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3-on-3: With the 39th pick in the 2012 NBA Draft, the Detroit Pistons select …

Modeled after ESPN’s 5-on-5, Patrick and I will answer three questions about a Pistons-related topic. In the days leading up to the draft, we’re going to discuss what the Pistons could/should/might/should not do with each of their three picks.

For each 3-on-3, we’ll be joined by a guest contributor. Today as we discuss the 39th pick, that’s Thom (not Tom) Powell. Thom is a Pistons fan who writes for DigitalRefrain.com. Follow him on Twitter.

Please add your responses in the comments.

1. Which player do you think the Pistons are most likely to select at pick 39?

Dan FeldmanDrew Gordon. Joe Dumars has taken plenty of calculated risks in the second round. Some of turned out well (Amir Johnson), and others have not (Walter Sharpe). Needing more interior players, the Pistons could take a swing at Gordon — as long as Dumars believes Gordon’s troubles at UCLA were either overblown or behind him.

Patrick Hayes: I would guess they will look hard at taking one of three big men — Kyle O’Quinn, Miles Plumlee or Drew Gordon. If all three are on the board, that’s the order I’d rank them. Joe Dumars and Lawrence Frank have both alluded to a need to get not only better defensively up front, but also tougher. O’Quinn and his many scowls meet that need and would be a welcome addition to a team that currently has too many guys who seem nice and easy-going.

Thom Powell: It’s tough to say, just because it will be contingent on a number of other factors — who the Pistons take at nine, whether a first round prospect falls, etc. — and because the 2nd round is generally more unpredictable than the first. Draft Express has the Pistons taking Jared Cunningham (SG, Oregon St.) and I do think that’s a genuine possibility. If the Pistons take a big like John Henson or Meyers Leonard at nine, I could see them taking a two guard to groom for Ben Gordon‘s inevitable departure. Cunningham’s major strength (getting to the free throw line) is very similar to Rodney Stuckey‘s and while he played in a pretty weak Pac-12, it was still a major conference with steeper competition than most mid-major prospects faced. Cunningham is just one possibility at guard, though. Guys like Tony Wroten (if he falls), Scott Machado and Doron Lamb are all potential options. I could also see the Pistons adding another big for depth purposes, too. If Detroit takes Henson, they could also add someone like Miles Plumlee to add a bit more size and strength to the front court, given Henson’s slender frame.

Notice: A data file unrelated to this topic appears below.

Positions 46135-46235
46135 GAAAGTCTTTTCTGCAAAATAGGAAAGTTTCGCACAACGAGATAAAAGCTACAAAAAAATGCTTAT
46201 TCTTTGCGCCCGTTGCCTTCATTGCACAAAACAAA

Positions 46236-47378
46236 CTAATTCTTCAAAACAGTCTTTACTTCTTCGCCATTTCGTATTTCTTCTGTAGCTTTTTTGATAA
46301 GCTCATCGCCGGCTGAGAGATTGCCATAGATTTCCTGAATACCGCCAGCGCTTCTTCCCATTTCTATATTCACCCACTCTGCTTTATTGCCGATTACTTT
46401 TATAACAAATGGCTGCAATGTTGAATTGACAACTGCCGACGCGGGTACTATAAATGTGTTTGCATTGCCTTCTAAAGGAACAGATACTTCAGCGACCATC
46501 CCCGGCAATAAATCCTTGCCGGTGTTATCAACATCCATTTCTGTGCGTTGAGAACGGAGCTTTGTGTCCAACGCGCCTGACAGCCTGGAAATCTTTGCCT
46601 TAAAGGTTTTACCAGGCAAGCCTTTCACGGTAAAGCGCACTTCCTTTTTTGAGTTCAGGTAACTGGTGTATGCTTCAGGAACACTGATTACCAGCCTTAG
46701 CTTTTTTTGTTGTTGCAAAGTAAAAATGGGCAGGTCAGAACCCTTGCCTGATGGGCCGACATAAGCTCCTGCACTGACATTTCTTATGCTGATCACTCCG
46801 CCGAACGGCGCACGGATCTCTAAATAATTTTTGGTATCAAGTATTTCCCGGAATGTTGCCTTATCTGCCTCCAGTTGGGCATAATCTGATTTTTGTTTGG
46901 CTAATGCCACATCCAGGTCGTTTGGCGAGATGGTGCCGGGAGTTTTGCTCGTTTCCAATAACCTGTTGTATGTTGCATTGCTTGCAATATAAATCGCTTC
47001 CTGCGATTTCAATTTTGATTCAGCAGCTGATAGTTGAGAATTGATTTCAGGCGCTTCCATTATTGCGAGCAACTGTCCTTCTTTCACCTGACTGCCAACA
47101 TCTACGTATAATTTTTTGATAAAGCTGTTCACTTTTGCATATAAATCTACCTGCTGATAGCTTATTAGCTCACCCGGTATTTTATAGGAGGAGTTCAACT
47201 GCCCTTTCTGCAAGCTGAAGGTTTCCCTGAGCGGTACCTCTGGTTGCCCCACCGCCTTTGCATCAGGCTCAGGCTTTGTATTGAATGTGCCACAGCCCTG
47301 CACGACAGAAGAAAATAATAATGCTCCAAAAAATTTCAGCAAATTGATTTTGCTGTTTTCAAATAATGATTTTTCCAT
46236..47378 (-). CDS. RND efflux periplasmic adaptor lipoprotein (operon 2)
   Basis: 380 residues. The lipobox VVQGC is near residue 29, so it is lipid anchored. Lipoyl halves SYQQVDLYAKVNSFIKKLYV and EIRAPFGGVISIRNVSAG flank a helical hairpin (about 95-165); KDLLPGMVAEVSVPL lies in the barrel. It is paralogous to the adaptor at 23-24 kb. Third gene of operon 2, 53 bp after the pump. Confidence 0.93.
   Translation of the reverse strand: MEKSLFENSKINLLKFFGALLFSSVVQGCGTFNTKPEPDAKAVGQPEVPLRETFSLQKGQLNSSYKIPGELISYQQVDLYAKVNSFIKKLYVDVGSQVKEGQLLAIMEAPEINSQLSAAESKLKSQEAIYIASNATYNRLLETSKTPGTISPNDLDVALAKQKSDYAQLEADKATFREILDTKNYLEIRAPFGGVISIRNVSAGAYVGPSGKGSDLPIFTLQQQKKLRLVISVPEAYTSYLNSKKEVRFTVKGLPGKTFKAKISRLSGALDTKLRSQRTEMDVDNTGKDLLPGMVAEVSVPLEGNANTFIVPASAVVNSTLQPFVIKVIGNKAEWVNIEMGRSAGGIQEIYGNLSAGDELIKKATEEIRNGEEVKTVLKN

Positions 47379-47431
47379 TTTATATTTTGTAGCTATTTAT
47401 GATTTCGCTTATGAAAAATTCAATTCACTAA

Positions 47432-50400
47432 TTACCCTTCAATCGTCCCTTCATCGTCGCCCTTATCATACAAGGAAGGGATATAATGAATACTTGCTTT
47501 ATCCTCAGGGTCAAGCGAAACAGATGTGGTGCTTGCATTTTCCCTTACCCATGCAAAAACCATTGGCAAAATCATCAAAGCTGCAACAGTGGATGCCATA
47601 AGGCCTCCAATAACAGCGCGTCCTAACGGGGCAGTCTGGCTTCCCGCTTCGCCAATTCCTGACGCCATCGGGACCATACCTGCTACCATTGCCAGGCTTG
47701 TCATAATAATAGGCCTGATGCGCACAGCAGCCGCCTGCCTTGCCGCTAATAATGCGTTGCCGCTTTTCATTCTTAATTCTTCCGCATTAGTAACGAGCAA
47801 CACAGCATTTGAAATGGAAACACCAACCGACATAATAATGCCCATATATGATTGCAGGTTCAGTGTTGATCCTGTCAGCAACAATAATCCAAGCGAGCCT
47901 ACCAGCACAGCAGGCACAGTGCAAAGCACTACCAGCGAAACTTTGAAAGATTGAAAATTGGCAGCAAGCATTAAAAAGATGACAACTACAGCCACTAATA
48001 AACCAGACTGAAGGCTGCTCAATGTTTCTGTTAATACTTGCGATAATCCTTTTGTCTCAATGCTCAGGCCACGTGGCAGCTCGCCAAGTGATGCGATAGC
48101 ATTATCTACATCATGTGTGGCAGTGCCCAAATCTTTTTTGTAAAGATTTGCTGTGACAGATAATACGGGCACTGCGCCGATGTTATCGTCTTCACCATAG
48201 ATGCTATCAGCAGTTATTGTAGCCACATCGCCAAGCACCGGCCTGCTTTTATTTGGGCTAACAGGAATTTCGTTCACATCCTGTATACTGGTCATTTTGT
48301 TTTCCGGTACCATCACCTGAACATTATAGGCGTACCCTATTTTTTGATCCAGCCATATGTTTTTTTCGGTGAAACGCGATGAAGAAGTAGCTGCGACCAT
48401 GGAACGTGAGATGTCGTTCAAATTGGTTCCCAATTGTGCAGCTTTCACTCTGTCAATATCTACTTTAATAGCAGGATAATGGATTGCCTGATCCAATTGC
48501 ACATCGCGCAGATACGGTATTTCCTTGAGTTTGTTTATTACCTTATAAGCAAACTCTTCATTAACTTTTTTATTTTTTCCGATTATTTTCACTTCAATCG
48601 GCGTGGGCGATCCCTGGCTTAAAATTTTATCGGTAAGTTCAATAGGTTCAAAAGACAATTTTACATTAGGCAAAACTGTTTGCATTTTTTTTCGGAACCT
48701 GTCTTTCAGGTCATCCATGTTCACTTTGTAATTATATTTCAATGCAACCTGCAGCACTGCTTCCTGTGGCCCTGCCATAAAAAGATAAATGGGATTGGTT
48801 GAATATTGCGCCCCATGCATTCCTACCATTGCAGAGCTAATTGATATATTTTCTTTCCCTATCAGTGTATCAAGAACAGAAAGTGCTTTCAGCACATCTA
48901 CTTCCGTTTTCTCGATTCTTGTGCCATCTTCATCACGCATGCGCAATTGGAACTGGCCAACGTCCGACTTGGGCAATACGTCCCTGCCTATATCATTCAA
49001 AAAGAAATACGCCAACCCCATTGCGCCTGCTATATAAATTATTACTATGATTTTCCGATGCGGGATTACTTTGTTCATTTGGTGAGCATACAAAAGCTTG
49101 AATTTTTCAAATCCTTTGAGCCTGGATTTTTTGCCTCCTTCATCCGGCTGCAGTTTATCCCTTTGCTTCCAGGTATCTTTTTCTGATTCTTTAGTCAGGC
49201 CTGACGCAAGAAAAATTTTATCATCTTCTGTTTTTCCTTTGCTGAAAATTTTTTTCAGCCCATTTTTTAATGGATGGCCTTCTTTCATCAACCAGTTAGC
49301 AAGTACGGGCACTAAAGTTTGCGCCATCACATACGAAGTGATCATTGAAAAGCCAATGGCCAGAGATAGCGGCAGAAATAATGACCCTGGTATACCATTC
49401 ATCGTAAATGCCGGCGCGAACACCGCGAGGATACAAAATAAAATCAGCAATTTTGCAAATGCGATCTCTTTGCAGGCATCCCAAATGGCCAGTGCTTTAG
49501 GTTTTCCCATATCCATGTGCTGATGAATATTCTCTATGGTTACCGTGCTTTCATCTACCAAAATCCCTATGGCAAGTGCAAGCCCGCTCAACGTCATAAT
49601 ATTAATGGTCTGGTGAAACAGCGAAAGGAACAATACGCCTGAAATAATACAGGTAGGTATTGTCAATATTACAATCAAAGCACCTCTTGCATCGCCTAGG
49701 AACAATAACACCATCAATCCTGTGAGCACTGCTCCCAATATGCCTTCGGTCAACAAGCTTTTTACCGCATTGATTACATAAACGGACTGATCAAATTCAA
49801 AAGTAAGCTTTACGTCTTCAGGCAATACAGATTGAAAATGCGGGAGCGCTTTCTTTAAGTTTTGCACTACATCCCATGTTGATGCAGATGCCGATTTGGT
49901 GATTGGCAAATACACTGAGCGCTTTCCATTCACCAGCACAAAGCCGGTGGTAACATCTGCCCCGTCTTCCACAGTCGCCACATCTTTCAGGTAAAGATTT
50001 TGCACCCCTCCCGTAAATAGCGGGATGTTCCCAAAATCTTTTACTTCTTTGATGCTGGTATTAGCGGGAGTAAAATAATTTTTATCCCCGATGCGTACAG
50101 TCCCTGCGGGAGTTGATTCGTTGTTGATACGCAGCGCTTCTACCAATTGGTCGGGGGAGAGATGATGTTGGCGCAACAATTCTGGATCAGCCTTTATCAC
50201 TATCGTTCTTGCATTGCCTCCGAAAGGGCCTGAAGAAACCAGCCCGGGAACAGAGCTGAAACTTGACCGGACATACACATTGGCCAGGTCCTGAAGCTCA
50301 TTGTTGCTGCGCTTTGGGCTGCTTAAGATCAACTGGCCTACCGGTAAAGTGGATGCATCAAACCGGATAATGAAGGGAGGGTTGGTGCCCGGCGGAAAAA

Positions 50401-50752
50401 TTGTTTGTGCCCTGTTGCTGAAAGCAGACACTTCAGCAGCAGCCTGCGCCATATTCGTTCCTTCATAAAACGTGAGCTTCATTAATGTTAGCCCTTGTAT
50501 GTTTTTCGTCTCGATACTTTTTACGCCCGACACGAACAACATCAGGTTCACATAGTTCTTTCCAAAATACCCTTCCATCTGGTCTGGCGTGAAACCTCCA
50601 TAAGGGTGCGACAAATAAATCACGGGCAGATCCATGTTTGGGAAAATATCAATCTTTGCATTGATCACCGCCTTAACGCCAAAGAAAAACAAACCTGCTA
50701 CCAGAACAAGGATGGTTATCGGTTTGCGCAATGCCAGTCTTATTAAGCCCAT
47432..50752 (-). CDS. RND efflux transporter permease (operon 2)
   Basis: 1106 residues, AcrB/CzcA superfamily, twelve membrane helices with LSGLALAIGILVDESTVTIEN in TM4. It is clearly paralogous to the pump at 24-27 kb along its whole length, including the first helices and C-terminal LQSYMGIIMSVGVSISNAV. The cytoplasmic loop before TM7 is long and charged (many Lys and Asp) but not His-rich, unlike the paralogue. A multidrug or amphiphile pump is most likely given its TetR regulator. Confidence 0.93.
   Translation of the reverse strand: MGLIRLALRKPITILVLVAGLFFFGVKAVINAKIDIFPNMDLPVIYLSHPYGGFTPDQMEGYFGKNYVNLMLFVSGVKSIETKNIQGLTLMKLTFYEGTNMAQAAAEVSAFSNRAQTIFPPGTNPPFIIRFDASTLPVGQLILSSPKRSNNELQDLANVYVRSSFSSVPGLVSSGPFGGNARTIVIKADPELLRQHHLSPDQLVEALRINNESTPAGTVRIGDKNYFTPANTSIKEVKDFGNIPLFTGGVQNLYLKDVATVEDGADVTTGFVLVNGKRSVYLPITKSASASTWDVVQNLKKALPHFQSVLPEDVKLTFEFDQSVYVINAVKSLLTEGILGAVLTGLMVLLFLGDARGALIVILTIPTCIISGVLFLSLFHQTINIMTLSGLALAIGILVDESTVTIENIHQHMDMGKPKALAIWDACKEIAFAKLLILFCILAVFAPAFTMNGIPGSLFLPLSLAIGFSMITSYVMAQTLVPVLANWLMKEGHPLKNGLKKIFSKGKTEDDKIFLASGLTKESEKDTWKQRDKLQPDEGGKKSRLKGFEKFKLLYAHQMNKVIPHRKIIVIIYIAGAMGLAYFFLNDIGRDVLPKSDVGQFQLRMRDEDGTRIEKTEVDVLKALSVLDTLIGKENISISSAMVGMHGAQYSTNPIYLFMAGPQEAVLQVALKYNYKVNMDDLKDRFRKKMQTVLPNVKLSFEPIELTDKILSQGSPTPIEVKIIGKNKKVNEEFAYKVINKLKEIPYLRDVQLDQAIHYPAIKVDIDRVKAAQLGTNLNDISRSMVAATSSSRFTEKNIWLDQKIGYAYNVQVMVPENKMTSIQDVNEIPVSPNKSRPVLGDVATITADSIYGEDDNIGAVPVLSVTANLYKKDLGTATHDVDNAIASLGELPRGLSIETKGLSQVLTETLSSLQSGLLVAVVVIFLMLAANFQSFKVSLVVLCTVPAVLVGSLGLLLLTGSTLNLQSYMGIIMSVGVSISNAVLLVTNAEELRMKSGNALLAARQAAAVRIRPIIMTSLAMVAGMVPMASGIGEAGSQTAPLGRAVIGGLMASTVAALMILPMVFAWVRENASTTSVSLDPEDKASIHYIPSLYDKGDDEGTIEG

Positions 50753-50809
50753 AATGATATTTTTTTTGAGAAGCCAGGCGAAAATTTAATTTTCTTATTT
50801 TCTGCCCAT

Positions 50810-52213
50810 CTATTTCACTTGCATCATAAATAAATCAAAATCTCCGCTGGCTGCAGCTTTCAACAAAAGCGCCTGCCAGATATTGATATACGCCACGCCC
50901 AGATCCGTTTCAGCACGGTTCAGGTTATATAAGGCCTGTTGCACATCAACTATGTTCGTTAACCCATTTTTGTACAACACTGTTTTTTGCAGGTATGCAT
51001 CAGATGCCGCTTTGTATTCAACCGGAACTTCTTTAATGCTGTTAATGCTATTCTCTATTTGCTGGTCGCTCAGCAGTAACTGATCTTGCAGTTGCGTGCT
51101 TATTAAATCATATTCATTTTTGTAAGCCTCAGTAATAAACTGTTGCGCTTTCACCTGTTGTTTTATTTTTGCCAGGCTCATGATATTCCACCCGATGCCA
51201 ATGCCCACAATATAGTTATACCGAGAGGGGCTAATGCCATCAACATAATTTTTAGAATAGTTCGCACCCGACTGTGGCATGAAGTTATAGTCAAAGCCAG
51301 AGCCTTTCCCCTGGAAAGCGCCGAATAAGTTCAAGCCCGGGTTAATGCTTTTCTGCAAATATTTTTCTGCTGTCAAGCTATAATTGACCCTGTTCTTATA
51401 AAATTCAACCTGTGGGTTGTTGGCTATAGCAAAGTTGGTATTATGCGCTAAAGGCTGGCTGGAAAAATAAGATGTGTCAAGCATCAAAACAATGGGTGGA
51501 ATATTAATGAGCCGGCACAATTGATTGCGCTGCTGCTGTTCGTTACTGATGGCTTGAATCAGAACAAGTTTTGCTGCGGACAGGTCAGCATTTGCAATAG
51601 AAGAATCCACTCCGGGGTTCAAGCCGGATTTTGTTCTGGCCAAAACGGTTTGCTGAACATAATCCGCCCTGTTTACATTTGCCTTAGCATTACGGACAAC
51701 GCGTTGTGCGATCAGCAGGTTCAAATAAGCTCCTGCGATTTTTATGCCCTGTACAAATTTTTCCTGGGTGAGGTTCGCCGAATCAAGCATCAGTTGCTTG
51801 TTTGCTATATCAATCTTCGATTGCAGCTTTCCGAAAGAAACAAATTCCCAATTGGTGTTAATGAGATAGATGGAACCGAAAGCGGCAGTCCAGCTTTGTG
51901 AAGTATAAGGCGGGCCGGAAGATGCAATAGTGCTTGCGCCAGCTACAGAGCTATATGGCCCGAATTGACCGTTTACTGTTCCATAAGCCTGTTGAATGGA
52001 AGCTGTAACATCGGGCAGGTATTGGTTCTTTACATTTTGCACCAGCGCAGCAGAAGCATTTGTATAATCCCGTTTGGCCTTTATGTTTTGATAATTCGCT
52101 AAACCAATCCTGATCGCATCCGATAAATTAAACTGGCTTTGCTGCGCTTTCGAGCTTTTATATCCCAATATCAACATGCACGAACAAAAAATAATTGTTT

2. Which realistic target at pick 39 would make the best pick?

Dan Feldman: Jared Sullinger. Maybe I’m dreaming – and it would probably take a trade up to get him — but I’m still holding out hope that Sullinger falls this far. After seeing how general managers let DeJuan Blair fall three years ago, I can maybe convince myself to believe they’re that foolish. (Or wise, because, despite my wishes, they were right to let Wayne Simien fall in 2005 due to his injury issues. But let’s not talk about that. Blair 2.0!) As far as players more likely to be there, like everyone else, I like Scott Machado and Jae Crowder.

Patrick Hayes: Jae Crowder. Of course, this could change if the Pistons end up taking a perimeter player in the lottery. But assuming they don’t, Crowder fills a need for toughness and athleticism on the perimeter. He’s athletic, strong, plays extremely hard and it’s easy to see him playing productive minutes in relief of Tayshaun Prince immediately.

Thom Powell: I’ve been on the Kyle O’Quinn bandwagon since Norfolk State upset Missouri and I have no intention of getting off it anytime soon. He’s a tough, physical big, and an excellent rebounder and shot-blocker whose timing and seven-foot-five wingspan should translate well to the NBA game. His rebounding and shot-blocking alone should make him an upgrade over Jason Maxiell, but his offensive game is equally intriguing. O’Quinn was a very efficient scorer at Norfolk State, notching 16 points per game on only 10 shots a night, shooting 57 percent from the field, and averaging over six free throw attempts per contest. He averaged a paltry 18.8 percent from behind the three point line, but still has excellent range on his jumper and has the potential to expand his range even further with some work. I could see him being off the board before the 39th pick — most likely at the hands of a savvy franchise like San Antonio — but most mocks have O’Quinn being taken around or after where the Pistons draft.